Love Is Irrational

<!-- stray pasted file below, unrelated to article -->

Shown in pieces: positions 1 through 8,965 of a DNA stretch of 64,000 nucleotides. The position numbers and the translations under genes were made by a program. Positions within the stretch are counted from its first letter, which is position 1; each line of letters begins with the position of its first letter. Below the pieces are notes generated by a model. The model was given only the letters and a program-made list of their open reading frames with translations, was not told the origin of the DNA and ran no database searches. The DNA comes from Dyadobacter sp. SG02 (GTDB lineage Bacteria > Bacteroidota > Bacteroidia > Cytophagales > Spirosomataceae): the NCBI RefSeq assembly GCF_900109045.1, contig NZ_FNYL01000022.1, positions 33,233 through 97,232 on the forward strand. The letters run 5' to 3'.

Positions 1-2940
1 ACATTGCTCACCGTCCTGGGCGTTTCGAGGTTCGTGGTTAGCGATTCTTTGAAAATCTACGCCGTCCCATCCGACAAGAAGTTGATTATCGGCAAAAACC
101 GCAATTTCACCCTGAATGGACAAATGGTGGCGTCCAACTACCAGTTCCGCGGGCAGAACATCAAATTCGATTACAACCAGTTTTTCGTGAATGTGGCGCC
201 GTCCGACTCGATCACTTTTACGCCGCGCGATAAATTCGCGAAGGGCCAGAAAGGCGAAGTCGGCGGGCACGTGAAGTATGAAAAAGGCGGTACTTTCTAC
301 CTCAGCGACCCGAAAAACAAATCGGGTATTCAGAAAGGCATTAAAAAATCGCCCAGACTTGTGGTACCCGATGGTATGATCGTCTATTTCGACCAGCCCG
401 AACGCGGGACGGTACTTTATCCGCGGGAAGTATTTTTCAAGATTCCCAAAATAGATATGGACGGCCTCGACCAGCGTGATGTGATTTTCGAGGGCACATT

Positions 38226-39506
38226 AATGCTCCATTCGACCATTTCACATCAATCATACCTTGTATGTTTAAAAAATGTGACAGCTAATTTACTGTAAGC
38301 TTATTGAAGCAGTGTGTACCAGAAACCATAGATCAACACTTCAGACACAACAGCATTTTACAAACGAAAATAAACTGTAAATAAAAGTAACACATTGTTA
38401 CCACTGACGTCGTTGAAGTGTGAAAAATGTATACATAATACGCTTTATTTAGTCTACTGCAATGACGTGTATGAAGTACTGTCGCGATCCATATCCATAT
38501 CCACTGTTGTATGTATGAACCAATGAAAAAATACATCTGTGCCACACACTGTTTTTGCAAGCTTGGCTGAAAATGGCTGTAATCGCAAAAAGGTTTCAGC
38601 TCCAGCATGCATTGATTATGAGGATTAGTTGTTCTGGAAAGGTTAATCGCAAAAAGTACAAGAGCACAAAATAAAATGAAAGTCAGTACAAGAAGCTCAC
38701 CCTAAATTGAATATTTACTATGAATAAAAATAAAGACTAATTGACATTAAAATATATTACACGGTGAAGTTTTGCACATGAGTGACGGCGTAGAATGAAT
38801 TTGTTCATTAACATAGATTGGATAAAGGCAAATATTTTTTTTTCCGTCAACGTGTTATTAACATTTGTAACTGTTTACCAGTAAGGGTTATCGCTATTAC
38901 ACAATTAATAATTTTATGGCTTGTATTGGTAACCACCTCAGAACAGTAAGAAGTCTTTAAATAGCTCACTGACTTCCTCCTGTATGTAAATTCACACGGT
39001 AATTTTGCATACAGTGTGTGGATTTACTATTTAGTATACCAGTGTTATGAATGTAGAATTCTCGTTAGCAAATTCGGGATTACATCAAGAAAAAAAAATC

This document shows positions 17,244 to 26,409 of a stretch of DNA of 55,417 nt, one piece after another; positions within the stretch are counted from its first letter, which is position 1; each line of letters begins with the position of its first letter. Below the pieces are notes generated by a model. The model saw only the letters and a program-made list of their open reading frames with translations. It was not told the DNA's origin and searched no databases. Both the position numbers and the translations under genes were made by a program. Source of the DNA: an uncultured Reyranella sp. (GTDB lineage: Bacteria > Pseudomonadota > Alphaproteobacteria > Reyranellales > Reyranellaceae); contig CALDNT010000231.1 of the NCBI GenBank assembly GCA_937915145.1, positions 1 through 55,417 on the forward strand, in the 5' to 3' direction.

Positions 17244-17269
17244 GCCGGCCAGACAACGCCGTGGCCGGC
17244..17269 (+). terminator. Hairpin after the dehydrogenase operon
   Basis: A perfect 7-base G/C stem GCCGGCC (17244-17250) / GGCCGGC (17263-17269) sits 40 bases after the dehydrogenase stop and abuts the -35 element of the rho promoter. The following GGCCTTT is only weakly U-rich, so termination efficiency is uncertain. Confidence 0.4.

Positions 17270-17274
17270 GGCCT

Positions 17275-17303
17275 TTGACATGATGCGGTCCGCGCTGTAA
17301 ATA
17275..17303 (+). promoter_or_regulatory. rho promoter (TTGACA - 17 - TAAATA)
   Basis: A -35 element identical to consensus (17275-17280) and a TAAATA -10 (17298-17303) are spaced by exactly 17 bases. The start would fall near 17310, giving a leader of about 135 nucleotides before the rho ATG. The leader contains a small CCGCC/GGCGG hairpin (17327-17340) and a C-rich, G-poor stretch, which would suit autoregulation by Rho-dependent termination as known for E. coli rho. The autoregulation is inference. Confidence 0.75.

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Name: Instructor: Course: Date: Love is Irrational Love is Irrational. In the play, A Midsummer Night’s Dream Love is an Irrational yet a gentle force and it always wins at the end, since the play ends with three marriages. When characters in the play fall in love, it is not determined by their rational awareness but by their irrational subconsciousness. The love presented in the play can be characterised by it act of collaboration between different characters. Romantic love is a lead in the play but as a secondary theme. That love and particularly romantic love that leads to marriage are a focus of the play that cannot be left out. It is manifested with the marriages of three couples, the four Athenian youths who are in the forest and the Duke of Athens, Theseus and his fiancée Hippolyta. There is also the cease-fire of fairyland's matrimonial leaders, Oberon and Titania. The characters’ likings change in the play is troubling, where Lysander is intensely in love with Hermia at first and with Helena at another point. “Transparent Helena! Nature shows art that through thy bosom makes me see thy heart” (Shakespeare and Foakes Act II). The aim of the play is not to observe the nature of true love but reasonably to mock misunderstandings that love brings. Lysander, Hermia, Demetrius and Helena are destined not to be romantic classics, but somewhat sympathetic figures thrown into perplexing situations of romantic farce. The central theme emphasised in A Midsummer Night's Dream is love. Characters in the play tend to fall in love with those who are attractive to them. People we adore at one time in our lives can later seem not only unattractive but even revolting. “I love thee not, therefore, pursue me not” (Shakespeare and Foakes Act II). For a moment, this attraction to beauty might seem to be a strong love, but the notions of the play are that irrational love
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